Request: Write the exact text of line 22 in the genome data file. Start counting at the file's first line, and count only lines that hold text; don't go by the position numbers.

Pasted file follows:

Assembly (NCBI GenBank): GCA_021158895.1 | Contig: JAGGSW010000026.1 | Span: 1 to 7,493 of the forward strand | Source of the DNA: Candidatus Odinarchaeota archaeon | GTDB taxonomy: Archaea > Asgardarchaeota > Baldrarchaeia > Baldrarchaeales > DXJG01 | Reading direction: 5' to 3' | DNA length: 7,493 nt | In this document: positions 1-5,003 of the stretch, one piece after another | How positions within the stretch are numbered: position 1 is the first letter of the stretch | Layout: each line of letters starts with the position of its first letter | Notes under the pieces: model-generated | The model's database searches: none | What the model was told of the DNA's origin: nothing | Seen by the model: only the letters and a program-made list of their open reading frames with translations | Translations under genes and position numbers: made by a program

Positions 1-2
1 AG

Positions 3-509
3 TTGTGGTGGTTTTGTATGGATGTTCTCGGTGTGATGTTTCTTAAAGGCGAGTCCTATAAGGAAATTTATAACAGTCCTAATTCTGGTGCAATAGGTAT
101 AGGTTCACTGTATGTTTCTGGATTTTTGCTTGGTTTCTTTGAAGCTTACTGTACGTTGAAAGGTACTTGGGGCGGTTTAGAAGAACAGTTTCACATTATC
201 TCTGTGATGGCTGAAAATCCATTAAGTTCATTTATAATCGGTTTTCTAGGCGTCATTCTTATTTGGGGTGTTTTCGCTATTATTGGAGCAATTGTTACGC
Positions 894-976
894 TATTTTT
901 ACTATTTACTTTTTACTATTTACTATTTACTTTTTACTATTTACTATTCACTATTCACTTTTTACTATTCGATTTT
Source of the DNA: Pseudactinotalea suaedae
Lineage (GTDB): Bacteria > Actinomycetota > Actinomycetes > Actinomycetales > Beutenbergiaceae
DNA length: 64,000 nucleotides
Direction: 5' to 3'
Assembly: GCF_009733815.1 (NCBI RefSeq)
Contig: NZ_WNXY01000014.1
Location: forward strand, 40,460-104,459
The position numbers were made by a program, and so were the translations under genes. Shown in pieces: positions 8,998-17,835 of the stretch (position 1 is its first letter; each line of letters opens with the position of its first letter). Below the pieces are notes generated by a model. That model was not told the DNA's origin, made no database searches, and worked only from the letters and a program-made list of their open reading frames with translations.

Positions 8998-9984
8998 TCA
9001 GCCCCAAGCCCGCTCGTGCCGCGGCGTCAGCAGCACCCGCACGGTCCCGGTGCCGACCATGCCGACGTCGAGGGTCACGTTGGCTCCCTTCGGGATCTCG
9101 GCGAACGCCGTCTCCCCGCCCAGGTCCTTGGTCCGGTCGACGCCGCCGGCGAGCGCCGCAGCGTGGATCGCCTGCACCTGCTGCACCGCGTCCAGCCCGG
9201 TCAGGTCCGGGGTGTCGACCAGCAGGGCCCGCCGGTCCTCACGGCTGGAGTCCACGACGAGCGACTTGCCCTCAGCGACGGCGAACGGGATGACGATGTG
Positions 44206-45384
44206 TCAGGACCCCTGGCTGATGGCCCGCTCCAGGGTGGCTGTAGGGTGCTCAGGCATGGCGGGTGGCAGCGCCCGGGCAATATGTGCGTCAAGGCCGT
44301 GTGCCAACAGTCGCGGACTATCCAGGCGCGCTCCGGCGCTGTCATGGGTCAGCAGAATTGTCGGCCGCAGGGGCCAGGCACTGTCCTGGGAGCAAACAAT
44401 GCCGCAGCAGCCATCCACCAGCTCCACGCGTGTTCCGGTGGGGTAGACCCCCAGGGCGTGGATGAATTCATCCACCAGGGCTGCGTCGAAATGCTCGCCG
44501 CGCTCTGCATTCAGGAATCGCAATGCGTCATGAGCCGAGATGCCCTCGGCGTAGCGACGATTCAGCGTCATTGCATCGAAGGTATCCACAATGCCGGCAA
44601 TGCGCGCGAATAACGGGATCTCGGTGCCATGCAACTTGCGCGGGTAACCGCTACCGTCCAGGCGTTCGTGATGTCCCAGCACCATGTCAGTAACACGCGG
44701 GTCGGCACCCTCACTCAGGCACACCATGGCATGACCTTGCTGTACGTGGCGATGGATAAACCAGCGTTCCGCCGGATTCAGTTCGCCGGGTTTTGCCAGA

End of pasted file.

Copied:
9101 GCGAACGCCGTCTCCCCGCCCAGGTCCTTGGTCCGGTCGACGCCGCCGGCGAGCGCCGCAGCGTGGATCGCCTGCACCTGCTGCACCGCGTCCAGCCCGG